Galapagos Penguin Courtship Behaviour Galapagos Penguin Courtship Behaviour

Pair interaction (1)

Pair interaction (2)

Galapagos Penguin Courtship Behaviour Galapagos Penguin Courtship

Pair interaction (3)

Pair interaction (4), just before onset of bill duelling

Flipper-patting is performed by the male which rapidly pats his partner as he edges round to the back of her. The male then leans onto the female, gently forcing her to lie prone on the ground. The male climbs onto the back of the female and flipper-patting continues together with some bill interaction as the female penguin raises her bill and both turn their heads from side to side. The male positions itself so as to bring the cloaca in close proximity. For copulation to occur, the female lifts its tale up and the male rounds the back of his body to dip his cloaca onto that of the female. Cloacal contact and the associated sperm transfer may last for over 30 secs but is usually shorter. After attempted copulation, the male slips off and may walk aside the female often with its head bowed. Both penguins make shake their tails or make swallowing motions. Successful copulation is observed in under 50% of cases and is followed by similar behaviour.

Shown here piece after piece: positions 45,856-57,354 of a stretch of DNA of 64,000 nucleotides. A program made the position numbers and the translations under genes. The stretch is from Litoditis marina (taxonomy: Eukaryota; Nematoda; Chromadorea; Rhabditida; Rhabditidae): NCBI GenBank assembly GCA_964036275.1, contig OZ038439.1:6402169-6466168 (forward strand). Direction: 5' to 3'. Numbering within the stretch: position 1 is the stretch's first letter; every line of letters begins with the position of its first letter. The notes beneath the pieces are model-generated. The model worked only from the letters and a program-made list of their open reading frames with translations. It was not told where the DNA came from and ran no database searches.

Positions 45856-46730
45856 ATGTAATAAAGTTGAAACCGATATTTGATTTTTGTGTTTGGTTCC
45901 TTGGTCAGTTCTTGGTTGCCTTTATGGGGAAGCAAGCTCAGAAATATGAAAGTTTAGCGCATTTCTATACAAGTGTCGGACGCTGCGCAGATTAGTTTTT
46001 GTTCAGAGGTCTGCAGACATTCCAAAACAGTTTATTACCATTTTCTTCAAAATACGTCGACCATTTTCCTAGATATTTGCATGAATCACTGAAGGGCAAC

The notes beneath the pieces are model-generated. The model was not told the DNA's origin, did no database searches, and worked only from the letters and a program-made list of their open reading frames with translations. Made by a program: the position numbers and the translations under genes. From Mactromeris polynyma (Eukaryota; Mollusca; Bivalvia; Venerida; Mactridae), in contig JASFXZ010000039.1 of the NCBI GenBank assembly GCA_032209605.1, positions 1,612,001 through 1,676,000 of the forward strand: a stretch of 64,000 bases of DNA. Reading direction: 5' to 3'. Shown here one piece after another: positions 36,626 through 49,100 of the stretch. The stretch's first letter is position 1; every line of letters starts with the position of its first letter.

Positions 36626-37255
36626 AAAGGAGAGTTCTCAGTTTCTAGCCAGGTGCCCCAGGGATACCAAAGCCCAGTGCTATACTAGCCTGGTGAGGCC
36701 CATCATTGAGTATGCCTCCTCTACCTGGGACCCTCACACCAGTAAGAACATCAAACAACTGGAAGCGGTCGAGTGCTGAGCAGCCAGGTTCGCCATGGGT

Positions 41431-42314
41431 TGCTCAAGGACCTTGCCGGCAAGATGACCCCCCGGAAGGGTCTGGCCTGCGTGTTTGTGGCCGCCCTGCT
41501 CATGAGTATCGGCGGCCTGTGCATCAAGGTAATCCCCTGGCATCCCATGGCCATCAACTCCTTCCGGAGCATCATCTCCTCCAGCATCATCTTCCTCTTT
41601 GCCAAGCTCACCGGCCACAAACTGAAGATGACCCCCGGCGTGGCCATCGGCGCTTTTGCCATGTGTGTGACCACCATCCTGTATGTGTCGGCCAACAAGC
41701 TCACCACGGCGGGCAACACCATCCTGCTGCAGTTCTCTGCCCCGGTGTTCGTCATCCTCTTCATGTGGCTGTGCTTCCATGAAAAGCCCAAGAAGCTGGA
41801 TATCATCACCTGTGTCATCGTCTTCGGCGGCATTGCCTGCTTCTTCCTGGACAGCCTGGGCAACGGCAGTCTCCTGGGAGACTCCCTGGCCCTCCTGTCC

Interestingly, copulation attempts have been observed in shallow water by the beach, although it is not known whether such events are productive.

Timing of Breeding